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The Times (08/Sep/1959) - Obituary: Edmund Gwenn

(c) The Times (08/Sep/1959)



Mr. Edmund Gwenn, the actor, who died at Hollywood on Sunday night at the age of 81, established himself as a character actor who was equally well known on both sides of the Atlantic and was as successful in the cinema as in the theatre. He was bom in London on September 26, 1877, and educated at St. Olave's and at King's College, London. As a young actor he excelled in parts that required him to be vulgar, rough, and often noisy; but his acting was best enjoyed by those who saw the polish with which he portrayed the unpolished. He had all the resources of a "low" comedian; but after two separate periods with Willie Edouin and three years in Australia and New Zealand under J. C. Williamson, he made his fame first in a notably intellectual and even sophisticated setting at the Court Theatre under the Vedrenne-Barker management.

There in 1905 to 1907 he was invaluable in smaller parts, among them "'Enery" Straker, the board-school-educated chauffeur of John Tanner in Bernard Shaw's Man and Superman, and the Cockney gangster in Captain Brassbound's Conversion; and in plays by Granville-Barker, Hankin, Galsworthy, and others he gave every part he played its full worth. In Barriers What Every Woman Knows, under Charles Frohman, at the Duke of York's Theatre in 1908, he acted James Wylie, the youth who goes nearly mad on election day, and rushes maniacally shouting on to the stage. Frohman engaged him for his repertory period at the same theatre in 1910; and there he was seen as the newly made knight in The Twelve-Pound Look, and in several other first-rate performances. He was the central figure in The Bearleaders, by R. C, Carton, at the Comedy in 1912; and after that he joined with Miss Hilda Trevelyan in the management of the Vaudeville Theatre and produced Little Miss Llewellyn. Out of scores of other parts, which he played in England and in America, the best remembered are probably Hornblower in Galsworthy's The Skin Game, the Viennese paterfamilias in Lilac Time, and Samuel Pepys in Fagan's And So to Bed in 1926. Some years later in his constantly busy career, it fell to him to play Samuel Pepys again in another play, Thank you Mr. Pepys, at the Shaftesbury Theatre. Among his other successes was his performance of George Radfern, the old forger, in Mr. Priestley's Laburnum Grove.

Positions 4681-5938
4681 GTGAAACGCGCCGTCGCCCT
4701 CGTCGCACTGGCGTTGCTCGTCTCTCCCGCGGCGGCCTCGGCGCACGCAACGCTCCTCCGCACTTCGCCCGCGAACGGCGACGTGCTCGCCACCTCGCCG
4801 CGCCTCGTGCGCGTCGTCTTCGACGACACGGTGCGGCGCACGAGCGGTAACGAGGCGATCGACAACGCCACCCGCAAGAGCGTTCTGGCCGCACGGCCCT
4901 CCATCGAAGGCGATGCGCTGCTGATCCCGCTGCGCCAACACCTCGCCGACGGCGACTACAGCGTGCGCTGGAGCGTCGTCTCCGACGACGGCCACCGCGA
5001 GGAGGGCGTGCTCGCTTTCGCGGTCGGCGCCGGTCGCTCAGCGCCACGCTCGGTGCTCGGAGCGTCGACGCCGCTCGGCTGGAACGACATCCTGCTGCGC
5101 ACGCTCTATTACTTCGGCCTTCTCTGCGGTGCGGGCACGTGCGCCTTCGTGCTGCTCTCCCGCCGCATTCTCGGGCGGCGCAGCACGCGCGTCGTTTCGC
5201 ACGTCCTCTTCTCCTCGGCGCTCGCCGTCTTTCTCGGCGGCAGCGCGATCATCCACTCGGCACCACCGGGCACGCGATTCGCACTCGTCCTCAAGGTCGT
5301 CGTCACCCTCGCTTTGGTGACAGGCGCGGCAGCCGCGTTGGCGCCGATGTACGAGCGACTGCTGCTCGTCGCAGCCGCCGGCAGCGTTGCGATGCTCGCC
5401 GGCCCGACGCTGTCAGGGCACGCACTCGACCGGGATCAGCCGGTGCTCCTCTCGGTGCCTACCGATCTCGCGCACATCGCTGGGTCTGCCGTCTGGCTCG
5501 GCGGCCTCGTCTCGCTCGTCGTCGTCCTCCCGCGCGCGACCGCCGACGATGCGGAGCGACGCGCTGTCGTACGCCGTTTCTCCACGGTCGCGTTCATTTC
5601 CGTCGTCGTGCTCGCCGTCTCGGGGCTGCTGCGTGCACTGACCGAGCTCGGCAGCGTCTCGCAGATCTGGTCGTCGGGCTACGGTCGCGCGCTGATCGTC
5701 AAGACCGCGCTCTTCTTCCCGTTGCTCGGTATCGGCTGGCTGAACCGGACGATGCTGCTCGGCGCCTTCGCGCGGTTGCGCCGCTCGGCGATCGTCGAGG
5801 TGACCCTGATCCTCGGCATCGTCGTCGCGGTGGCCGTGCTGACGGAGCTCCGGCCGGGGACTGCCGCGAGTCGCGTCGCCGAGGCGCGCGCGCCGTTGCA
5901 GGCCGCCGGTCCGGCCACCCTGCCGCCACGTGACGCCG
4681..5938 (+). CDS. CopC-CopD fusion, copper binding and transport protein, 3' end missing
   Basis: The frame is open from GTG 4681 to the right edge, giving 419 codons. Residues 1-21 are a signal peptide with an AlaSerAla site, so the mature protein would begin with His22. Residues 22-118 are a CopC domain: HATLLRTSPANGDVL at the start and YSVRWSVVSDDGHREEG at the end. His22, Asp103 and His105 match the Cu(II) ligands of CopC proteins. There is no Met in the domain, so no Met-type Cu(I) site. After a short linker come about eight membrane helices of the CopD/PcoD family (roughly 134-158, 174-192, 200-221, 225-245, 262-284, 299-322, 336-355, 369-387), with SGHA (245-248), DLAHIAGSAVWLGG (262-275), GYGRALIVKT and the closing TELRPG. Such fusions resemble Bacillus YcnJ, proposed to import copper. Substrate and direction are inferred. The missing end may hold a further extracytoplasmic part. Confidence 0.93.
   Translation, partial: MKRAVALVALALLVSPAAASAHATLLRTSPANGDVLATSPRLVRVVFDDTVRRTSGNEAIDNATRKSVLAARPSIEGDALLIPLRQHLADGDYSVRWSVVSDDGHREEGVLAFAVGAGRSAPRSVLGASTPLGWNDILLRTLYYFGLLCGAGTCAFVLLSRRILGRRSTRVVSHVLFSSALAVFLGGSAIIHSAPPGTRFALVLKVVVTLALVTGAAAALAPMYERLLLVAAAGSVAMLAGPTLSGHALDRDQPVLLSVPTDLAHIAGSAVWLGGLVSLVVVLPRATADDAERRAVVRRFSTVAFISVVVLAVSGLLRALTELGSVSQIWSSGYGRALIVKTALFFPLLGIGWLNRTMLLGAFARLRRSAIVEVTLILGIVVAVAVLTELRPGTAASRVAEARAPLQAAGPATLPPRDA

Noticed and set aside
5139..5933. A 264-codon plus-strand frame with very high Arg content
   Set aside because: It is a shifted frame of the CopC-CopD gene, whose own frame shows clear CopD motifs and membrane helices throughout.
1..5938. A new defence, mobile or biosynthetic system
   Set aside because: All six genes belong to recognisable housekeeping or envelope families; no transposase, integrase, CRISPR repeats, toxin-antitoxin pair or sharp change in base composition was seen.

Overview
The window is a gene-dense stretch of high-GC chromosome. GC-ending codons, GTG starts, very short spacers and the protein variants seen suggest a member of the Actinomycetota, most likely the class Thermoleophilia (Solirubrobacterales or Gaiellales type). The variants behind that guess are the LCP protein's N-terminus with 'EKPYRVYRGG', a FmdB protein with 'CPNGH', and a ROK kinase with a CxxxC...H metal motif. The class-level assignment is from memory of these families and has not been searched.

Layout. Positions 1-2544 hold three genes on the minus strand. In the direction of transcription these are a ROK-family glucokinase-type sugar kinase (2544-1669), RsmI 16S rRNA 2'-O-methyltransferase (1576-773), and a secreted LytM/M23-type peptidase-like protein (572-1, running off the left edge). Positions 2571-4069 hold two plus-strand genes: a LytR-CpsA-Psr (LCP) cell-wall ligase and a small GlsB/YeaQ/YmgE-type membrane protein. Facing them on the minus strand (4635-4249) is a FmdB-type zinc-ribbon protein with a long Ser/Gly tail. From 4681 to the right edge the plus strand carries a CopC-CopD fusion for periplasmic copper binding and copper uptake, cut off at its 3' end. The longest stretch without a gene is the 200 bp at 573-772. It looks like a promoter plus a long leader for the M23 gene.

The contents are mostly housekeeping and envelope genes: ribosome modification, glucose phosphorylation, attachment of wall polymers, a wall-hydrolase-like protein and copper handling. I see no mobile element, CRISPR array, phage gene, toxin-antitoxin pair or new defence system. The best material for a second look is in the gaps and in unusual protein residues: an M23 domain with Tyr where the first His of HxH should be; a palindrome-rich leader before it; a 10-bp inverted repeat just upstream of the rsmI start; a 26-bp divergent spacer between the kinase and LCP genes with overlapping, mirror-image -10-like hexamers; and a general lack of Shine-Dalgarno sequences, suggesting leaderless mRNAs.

He appeared in several silent films during the 1920s — his first was The Skin Game — and made his debut in a talking picture called How He Lied to her Husband, a British film made at Elstree in 1931. Numerous other parts in early British sound pictures followed, best known of which, perhaps, was that of Jess Oakroyd in The Good Companions; and his old part in Sir Carol Reed's picture of Laburnum Grove.

Gwenn first went to Hollywood in 1935 where he quickly made a reputation for himself, and was thereafter in constant demand, but he continued throughout his career to divide his time between the stage and the cinema. As a film actor, he will principally be remembered as a dumpy amiable figure beaming with toleration and good will (he was awarded an Oscar in 1948 for his real life Santa Claus in Miracle on 34th Street) but the seemingly effortless air of geniality masked a skilled and careful style of film acting which was based not only on wide experience, but also on a complete understanding of the film medium. Nor was he capable only of suggesting good humour, as he revealed in the well-known Hitchcock thriller Foreign Correspondent, where he tried to push the hero off the tower of Westminster Cathedral; and he also appeared in another Hitchcock thriller, The Trouble with Harry.

During the war of 1914-18 Edmund Gwenn was temporarily commissioned in the Army Service Corps and for some time he was employed as an instructor of officer cadets at Aldershot, where he reached the rank of captain. In his earlier years he was a keen Rugby footballer and was a member of the Harlequins. The study of ships and the men who sail in them was another of his hobbies.

Gwenn married a member of his own profession, Minnie, a daughter of Charles Terry and a niece of Ellen Terry. The marriage was dissolved.